Is the Canadian Housing Market Overvalued? A Post-crisis Assessment

Author/Editor:

Evridiki Tsounta

Publication Date:

October 1, 2009

Electronic Access:

Free Full text (PDF file size is 1140 KB).Use the free Adobe Acrobat Reader to view this PDF file

Disclaimer: This Working Paper should not be reported as representing the views of the IMF.The views expressed in this Working Paper are those of the author(s) and do not necessarily represent those of the IMF or IMF policy. Working Papers describe research in progress by the author(s) and are published to elicit comments and to further debate

Summary:

Canadian house prices have increased significantly between 2003 and early 2008, with a marked downward trend since mid-2008, especially in the resource-rich western provinces. This paper estimates the evolution of equilibrium real home prices during this period in key provinces and finds that, following recent declines, home prices are now generally close to equilibrium throughout Canada. However, house prices in Alberta and British Columbia remain around 8 percent overvalued at the end of the sample (second quarter of 2009). Despite the limitations of econometric estimates of house-price dynamics, the measured small degree of overvaluation suggests that the Canadian housing market is essentially at equilibrium.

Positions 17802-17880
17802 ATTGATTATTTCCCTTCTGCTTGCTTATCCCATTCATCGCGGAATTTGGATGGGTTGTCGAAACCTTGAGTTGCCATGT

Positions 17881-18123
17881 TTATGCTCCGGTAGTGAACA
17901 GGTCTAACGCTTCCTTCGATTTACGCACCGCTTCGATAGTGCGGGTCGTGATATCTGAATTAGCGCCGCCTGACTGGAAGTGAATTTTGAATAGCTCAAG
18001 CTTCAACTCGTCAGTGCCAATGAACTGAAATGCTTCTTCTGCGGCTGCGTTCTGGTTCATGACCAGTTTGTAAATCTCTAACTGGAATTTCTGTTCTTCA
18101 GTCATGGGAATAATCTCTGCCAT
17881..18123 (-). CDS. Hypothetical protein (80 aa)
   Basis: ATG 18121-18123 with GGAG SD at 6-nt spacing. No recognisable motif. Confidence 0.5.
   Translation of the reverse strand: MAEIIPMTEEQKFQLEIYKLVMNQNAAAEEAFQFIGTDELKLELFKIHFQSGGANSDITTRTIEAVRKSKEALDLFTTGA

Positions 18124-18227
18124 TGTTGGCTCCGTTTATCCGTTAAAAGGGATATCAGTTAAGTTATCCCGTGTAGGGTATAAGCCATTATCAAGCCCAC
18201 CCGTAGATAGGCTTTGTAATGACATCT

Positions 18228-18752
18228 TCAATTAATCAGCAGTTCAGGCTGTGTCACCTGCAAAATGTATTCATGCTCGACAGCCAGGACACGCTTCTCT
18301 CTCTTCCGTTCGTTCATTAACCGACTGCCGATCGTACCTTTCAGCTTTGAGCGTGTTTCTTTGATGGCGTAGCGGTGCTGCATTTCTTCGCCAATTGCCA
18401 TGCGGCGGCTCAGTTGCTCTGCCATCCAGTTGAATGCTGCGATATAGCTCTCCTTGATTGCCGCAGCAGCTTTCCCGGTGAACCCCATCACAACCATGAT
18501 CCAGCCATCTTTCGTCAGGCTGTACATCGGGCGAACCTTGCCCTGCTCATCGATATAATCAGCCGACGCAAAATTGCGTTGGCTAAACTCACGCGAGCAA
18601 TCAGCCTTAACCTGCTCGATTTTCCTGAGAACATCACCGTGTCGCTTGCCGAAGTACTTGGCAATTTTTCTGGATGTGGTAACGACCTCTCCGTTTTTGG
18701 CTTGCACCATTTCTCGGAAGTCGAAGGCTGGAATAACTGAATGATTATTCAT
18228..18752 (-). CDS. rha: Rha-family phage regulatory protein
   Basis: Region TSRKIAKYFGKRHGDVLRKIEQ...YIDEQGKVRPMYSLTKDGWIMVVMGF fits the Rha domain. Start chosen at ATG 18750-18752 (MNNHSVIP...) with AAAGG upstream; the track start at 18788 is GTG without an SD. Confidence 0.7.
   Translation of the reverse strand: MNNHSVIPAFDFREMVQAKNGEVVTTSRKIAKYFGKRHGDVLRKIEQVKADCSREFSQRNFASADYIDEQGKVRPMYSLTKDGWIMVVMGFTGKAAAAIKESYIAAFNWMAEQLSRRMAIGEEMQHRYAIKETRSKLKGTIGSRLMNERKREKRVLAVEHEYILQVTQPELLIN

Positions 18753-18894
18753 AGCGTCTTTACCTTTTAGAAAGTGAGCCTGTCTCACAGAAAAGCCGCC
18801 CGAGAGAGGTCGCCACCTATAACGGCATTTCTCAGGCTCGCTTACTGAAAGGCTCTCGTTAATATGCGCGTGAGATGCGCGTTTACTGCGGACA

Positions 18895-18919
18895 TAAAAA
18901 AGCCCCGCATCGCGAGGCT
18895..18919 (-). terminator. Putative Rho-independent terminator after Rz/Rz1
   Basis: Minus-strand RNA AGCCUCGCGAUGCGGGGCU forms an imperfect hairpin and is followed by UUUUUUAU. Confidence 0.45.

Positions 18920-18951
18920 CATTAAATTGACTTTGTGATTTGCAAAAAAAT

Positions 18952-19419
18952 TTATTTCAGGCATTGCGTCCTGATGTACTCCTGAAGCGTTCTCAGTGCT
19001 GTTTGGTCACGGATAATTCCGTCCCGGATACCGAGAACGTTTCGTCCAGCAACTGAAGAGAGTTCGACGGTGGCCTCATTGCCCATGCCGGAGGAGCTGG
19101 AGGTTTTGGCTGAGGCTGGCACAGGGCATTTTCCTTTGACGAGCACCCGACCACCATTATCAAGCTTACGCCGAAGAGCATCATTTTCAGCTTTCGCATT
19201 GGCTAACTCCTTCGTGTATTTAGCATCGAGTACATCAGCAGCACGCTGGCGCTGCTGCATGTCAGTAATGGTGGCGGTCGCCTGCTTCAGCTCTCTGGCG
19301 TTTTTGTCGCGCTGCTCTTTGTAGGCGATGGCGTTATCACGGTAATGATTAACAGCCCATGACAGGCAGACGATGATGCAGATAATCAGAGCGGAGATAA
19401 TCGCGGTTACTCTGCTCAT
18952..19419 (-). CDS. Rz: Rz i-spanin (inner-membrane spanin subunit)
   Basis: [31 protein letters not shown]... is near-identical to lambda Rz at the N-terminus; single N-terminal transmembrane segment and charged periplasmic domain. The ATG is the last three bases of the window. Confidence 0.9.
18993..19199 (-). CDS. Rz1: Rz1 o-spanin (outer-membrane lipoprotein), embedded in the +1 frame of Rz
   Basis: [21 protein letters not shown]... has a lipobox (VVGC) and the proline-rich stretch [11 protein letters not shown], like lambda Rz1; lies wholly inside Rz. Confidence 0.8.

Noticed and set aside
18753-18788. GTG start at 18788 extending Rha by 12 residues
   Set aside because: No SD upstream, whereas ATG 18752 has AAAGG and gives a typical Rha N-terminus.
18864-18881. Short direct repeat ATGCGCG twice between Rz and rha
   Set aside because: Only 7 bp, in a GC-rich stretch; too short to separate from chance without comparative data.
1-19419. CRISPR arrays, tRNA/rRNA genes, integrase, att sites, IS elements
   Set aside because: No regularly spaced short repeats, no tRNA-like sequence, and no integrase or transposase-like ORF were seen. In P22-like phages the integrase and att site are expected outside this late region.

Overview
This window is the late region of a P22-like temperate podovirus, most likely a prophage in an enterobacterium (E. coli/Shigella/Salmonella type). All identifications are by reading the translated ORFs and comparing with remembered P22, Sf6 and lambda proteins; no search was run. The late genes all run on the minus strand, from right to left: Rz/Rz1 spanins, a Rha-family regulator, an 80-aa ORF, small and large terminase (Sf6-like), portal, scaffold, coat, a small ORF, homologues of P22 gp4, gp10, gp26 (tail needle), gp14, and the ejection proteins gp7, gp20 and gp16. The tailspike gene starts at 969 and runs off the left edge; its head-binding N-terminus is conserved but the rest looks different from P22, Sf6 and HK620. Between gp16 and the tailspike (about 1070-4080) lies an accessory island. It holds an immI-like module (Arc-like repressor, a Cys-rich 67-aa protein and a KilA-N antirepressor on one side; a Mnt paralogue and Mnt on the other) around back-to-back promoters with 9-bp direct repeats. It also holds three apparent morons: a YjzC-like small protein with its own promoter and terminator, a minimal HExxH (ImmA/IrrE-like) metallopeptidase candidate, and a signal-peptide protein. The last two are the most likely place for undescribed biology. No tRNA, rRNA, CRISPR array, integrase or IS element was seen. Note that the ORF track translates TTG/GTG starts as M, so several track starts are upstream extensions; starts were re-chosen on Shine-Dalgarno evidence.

Series:

Working Paper No. 09/235

Subject:

English

Publication Date:

October 1, 2009

ISBN/ISSN:

9781451873825/1018-5941

Stock No:

WPIEA2009235

Price:

$18.00 (Academic Rate:$18.00)

Format:

Paper

Pages:

20

Please address any questions about this title to publications@imf.org